Over the past several years, Office of Foreign Assets Control (“OFAC”) settlements in which non‑US financial institutions have paid hundreds of millions of dollars to settle allegations that they breached US sanctions obligations have grabbed headlines. But long before these mega cases, OFAC routinely brought enforcement actions against companies for relatively small violations. Recent OFAC actions—involving routine low-dollar-value transactions and/or connections with sanctioned individuals that would appear attenuated to the average observer—provide a valuable reminder that the programs OFAC administers employ a strict liability standard and that OFAC’s enforcement priorities are not limited to deliberate, egregious or high‑value violations. All US businesses, even those that deal in small-dollar-value transactions or have attenuated ties to international trade, need to be aware of OFAC’s expectation of a comprehensive compliance program and the lack of any sort of de minimis or inadvertence exceptions in US sanctions laws.

For example, in January 2017, OFAC entered into a settlement involving violations of US sanctions with respect to Cuba. In that case, an individual and a small affiliated charity were fined $10,000 for arranging two trips to Cuba for a total of 20 people in 2010 and 2011. OFAC imposed the fine even though OFAC expressly noted both that the violations caused minimal harm to the current objectives of US sanctions law and that the size of the fine was constrained by the individual’s modest financial means.

Another case demonstrates the truly strict liability of US economic sanctions. In September 2016, a US exporter was penalized for exporting seven shipments of orthodontic devices to Iran between 2008 and 2010. In the consent order, OFAC noted that it probably would have granted a special license to the exporter if the exporter had requested pre-authorization for the shipments. The fact that the shipments were medical devices, had occurred six years earlier, and could have been allowed under certain compliance procedures did not dissuade OFAC from imposing a $43,000 penalty for transactions that had an aggregate value of $60,000.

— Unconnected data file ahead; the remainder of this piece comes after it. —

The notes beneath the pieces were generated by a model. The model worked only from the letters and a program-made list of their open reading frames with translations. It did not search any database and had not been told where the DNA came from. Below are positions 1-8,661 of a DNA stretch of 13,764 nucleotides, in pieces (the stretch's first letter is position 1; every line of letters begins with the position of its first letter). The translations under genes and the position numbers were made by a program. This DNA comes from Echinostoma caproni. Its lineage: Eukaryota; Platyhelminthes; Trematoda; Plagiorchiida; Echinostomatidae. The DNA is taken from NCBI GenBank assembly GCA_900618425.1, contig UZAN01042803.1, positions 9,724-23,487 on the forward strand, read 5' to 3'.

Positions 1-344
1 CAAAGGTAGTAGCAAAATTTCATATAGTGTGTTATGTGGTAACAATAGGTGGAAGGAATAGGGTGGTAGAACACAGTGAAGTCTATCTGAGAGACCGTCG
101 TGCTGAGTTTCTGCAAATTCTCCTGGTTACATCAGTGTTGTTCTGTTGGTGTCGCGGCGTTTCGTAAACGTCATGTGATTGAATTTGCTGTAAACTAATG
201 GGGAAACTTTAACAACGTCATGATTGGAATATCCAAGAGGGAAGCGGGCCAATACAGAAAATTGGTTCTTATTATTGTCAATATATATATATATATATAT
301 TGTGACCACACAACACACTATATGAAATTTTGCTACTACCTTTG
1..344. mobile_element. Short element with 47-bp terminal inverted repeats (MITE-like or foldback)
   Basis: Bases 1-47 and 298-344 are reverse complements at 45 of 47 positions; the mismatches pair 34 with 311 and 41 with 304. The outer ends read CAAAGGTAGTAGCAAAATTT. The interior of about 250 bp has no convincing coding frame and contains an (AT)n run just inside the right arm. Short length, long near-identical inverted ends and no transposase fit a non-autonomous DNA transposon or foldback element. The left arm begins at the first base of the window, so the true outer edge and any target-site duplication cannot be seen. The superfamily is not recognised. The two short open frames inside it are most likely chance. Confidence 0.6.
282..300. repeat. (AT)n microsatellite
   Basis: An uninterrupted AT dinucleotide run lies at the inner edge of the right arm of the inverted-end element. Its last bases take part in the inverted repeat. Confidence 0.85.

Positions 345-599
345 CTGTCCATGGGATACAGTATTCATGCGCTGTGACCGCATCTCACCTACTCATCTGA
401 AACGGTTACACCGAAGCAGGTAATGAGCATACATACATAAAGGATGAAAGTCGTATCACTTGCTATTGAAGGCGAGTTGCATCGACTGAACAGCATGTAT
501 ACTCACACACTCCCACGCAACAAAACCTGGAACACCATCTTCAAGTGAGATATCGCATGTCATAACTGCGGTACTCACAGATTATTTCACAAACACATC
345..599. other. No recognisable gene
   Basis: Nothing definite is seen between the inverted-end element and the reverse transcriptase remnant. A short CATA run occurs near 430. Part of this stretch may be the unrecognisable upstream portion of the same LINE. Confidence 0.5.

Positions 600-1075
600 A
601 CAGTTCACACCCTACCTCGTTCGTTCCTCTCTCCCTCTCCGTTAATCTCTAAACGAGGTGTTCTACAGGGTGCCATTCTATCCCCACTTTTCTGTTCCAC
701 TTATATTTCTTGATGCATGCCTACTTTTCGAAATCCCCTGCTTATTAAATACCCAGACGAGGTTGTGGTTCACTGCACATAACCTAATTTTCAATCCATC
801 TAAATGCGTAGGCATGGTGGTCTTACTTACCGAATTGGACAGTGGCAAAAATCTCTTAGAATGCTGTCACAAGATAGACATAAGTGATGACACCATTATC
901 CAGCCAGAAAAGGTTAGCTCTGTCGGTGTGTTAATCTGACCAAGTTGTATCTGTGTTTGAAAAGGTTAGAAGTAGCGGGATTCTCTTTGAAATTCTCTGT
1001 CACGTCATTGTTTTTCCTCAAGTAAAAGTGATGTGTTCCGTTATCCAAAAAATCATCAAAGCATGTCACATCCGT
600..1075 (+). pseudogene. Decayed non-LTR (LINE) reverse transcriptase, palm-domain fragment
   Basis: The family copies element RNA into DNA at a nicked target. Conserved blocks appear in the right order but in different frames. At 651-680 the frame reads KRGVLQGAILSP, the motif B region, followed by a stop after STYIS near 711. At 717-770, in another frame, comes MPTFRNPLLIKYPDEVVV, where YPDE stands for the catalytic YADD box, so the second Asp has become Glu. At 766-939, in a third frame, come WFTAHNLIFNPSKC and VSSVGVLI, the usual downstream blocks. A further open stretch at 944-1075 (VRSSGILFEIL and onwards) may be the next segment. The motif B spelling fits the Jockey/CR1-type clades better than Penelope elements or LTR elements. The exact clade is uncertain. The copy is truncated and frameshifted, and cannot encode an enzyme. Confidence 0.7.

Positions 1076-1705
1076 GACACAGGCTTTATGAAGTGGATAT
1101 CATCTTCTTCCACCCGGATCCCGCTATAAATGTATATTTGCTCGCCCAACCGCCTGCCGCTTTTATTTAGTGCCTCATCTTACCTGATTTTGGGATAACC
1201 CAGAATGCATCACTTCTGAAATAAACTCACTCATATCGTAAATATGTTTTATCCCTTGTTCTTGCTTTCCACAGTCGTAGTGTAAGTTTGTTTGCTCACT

Another de minimis case includes two findings of violation that OFAC issued to US insurance companies in August 2016. The insurance companies had issued health insurance policies to three individuals in 1992 and then serviced the policies. The insured individuals were subsequently designated by OFAC in 2009. Between 2010 and 2011, the two insurance companies accepted a total of 34 premium payments with an aggregate value of $14,000 from the sanctioned individuals. While OFAC did not fine the companies for these violations, its findings of violation publicly named the companies and could serve as an aggravating factor in any future sanctions matters.

Lastly, in February 2016, OFAC fined a US oil services company $305,000 for allowing its Cayman Islands subsidiaries to provide services to an Angolan oil and gas consortium in which a Cuban government-owned company owned only a five‑percent interest. In the settlement agreement, OFAC indicated that it expected the US provider would have systems in place such that its Cayman subsidiaries would have conducted due diligence on who owned the consortium and identified the presence of a five‑percent Cuban-government-owned investor.

OFAC officials have publicly stated that they consider even a $1 violation to be important because it shows that a company’s compliance systems are not sufficient to prevent all prohibited transactions. This can be a difficult standard for many businesses, especially high-volume, low-dollar-value businesses, to address. By contrast, anti-money laundering requirements incorporate risk-based compliance measures rather than impose strict liability for violations. Similarly, US criminal laws typically require a wrongful state of mind as an element of any violation.

Does OFAC’s willingness to bring enforcement actions to address minor violations mean that companies should self-report to OFAC (through a voluntary self disclosure) whenever they identify an issue? Not necessarily. The right decision will vary depending on each company’s unique facts and circumstances.

Some companies have chosen to report minor violations. For example, in February 2017, a major US retailer revealed that it had voluntarily disclosed to OFAC that it had violated US economic sanctions with respect to Iran from 2012 until 2016. It appears that the aggregate amount of the prohibited transactions was $100,000, but what is particularly interesting was the size of individual prohibited transactions. The retailer disclosed that one prohibited transaction was a $50 order of consumer products that was sent to an Iranian embassy. Other transactions included a $1,300 order of consumer products by a person sanctioned under Executive Order 13224 and a $250 order of consumer products by a person who may have been acting for an entity sanctioned under Executive Order 13382. Each of these consumer transactions was minuscule in comparison to the retailer’s overall business and none appears to have involved the retailer knowingly doing business with a prohibited person (indeed, the retailer has completely automated order processing systems). Despite these mitigating circumstances, the retailer concluded that it should self‑report to OFAC.

The lesson to be learned from the self-report described above is not that every company should follow suit, but rather that each company needs to make its own, informed evaluation. Given OFAC’s focus on violations regardless of the dollar value of the transaction at issue, it is good practice for all companies—including those engaged in a large volume of low-dollar-value transactions—to dedicate compliance resources to identify and investigate potential violations of US sanctions.